Soon after his return to England he was seized in mistake for another person, and only obtained his liberty on a bail of 1000.
Encyclopaedia Britannica, 11th Edition, Volume 7, Slice 6 Various

You expect me to bail you out—clean up your debts—put you clear?
The Big Tomorrow Paul Lohrman

I suppose that means I’ve got to come round and bail them out in the morning, eh?
Miss Million’s Maid Bertha Ruck

bail was denied to Marsh, Vasca and Joe, and for them a speedy trial was urged.
The Harbor Ernest Poole

He believed that the bail was illegal, and he believed also that Sam would stay where he was.
The Vicar of Bullhampton Anthony Trollope

a sum of money by which a person is bound to take responsibility for the appearance in court of another person or himself or herself, forfeited if the person fails to appear
the person or persons so binding themselves; surety
the system permitting release of a person from custody where such security has been taken: he was released on bail
jump bail, (formal) forfeit bail, to fail to appear in court to answer to a charge
stand bail, go bail, to act as surety (for someone)
verb (transitive)
(often foll by out) to release or obtain the release of (a person) from custody, security having been made
(often foll by out) to remove (water) from (a boat)
(cricket) either of two small wooden bars placed across the tops of the stumps to form the wicket

a partition between stalls in a stable or barn, for horses
a portable dairy house built on wheels or skids

(Austral & NZ) a framework in a cowshed used to secure the head of a cow during milking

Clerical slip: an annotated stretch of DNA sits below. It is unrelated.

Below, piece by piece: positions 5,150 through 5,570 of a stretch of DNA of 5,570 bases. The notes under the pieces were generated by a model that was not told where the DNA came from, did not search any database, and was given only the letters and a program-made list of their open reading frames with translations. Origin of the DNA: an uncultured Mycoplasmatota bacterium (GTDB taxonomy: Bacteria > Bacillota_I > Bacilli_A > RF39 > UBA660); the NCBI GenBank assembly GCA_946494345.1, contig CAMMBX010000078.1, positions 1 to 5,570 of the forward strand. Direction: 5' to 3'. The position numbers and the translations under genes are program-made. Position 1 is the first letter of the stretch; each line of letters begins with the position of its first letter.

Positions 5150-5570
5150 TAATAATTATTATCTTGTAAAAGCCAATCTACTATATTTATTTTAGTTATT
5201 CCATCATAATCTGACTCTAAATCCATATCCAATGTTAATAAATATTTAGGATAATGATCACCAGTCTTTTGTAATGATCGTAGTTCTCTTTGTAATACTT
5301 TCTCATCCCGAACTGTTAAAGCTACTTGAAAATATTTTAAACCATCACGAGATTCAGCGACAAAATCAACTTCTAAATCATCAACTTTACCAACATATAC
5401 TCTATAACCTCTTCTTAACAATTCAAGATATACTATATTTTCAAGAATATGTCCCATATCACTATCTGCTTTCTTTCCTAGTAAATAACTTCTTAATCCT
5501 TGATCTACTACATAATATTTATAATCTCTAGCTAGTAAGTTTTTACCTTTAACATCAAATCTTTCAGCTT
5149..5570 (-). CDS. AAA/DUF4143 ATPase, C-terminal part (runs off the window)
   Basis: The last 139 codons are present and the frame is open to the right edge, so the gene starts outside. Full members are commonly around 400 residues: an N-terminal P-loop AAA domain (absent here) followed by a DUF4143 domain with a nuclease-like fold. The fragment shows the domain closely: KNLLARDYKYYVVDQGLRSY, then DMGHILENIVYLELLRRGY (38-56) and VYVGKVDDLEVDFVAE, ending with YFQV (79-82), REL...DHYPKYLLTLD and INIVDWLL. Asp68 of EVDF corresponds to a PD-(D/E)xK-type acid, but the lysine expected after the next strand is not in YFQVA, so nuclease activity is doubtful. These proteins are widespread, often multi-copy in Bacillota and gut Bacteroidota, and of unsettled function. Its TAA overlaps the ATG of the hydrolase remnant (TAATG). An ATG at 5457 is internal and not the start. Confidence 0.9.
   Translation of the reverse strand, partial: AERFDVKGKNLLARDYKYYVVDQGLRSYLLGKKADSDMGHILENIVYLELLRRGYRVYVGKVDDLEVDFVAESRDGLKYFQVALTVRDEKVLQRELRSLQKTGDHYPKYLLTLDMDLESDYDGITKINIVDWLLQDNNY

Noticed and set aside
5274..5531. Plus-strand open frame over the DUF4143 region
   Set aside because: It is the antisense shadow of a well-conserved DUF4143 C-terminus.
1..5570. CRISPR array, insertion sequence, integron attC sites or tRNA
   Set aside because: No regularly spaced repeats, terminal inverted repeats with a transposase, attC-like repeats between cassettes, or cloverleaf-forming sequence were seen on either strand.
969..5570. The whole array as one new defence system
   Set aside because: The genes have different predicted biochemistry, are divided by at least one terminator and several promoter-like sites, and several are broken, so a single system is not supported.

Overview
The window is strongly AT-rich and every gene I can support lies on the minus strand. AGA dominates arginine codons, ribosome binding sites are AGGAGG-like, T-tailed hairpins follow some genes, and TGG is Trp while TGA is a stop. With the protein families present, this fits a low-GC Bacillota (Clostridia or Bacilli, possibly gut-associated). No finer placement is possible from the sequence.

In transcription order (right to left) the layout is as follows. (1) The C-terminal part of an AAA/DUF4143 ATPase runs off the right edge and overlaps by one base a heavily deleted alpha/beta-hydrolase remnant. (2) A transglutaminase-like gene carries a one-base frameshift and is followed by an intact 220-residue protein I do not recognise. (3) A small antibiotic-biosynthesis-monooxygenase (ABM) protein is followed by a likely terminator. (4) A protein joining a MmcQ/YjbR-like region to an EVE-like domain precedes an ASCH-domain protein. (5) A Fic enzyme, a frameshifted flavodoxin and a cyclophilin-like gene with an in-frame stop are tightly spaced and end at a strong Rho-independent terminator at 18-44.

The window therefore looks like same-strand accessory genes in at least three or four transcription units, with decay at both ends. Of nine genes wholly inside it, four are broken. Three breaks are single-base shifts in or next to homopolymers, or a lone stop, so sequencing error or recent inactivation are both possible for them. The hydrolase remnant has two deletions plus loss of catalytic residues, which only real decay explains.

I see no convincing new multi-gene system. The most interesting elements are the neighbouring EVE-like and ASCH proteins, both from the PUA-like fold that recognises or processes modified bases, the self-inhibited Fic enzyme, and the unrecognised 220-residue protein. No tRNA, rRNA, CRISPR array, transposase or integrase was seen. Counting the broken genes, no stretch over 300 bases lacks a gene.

See bail up
the semicircular handle of a kettle, bucket, etc
a semicircular support for a canopy
a movable bar on a typewriter that holds the paper against the platen

“bond money,” late 15c., a sense that apparently developed from that of “temporary release from jail” (into the custody of another, who gives security), recorded from early 15c. That evolved from earlier meaning “captivity, custody” (early 14c.). From Old French baillier “to control, to guard, deliver” (12c.), from Latin bajulare “to bear a burden,” from bajulus “porter,” of unknown origin. In late 18c. criminal slang, to give leg bail meant “to run away.”

“horizontal piece of wood in a cricket wicket,” c.1742, originally “any cross bar” (1570s), probably identical with Middle French bail “horizontal piece of wood affixed on two stakes,” and with English bail “palisade wall, outer wall of a castle” (see bailey).

“to dip water out of,” 1610s, from baile (n.) “small wooden bucket” (mid-14c.), from nautical Old French baille “bucket, pail,” from Medieval Latin *bajula (aquae), literally “porter of water,” from Latin bajulare “to bear a burden” (see bail (n.1)). To bail out “leave suddenly” (intransitive) is recorded from 1930, originally of airplane pilots. Related: Bailed; bailing.

“to procure someone’s release from prison” (by posting bail), 1580s, from bail (n.1); usually with out. Related: Bailed; bailing.


To leave; cut out, split: Bruce has bailed from the scene entirely/ Most of my friends had bailed to stay with other relatives

Related Terms

jump bail

[1970s+ college students; fr bail out]
In addition to the idiom beginning with